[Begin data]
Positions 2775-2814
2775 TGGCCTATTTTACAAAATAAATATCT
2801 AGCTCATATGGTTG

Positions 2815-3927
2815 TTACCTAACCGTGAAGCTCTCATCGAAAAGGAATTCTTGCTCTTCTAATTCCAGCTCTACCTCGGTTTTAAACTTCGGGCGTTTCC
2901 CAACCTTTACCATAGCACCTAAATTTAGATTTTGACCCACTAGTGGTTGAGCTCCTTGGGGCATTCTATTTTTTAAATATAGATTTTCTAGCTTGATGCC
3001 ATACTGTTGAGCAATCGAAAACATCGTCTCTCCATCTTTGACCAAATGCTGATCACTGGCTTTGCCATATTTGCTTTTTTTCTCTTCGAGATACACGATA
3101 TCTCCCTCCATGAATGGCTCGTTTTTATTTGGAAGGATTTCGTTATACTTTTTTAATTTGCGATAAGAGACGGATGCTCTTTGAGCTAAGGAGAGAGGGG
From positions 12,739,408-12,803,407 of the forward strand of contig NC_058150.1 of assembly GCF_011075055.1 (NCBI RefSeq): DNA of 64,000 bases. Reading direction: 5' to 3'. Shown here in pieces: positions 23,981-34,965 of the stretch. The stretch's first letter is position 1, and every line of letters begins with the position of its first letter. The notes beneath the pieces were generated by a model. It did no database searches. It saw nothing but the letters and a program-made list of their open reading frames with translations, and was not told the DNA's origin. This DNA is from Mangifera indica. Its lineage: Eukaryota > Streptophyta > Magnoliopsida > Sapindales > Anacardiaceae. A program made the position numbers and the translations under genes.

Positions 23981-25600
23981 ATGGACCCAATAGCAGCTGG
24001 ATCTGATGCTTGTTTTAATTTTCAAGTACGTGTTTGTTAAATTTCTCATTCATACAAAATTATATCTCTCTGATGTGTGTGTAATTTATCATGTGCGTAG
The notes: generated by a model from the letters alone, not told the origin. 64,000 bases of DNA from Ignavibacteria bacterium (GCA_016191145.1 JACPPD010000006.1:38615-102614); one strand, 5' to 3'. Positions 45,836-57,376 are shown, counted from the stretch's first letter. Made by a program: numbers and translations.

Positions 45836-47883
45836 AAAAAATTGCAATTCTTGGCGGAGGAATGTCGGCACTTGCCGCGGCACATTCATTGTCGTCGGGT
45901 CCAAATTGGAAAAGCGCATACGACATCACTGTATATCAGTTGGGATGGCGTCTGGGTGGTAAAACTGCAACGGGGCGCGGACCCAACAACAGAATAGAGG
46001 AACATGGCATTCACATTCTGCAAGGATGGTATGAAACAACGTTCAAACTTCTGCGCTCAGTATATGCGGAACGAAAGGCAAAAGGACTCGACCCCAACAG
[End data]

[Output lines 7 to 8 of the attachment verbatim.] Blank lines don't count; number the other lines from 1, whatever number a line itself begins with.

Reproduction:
3001 ATACTGTTGAGCAATCGAAAACATCGTCTCTCCATCTTTGACCAAATGCTGATCACTGGCTTTGCCATATTTGCTTTTTTTCTCTTCGAGATACACGATA
3101 TCTCCCTCCATGAATGGCTCGTTTTTATTTGGAAGGATTTCGTTATACTTTTTTAATTTGCGATAAGAGACGGATGCTCTTTGAGCTAAGGAGAGAGGGG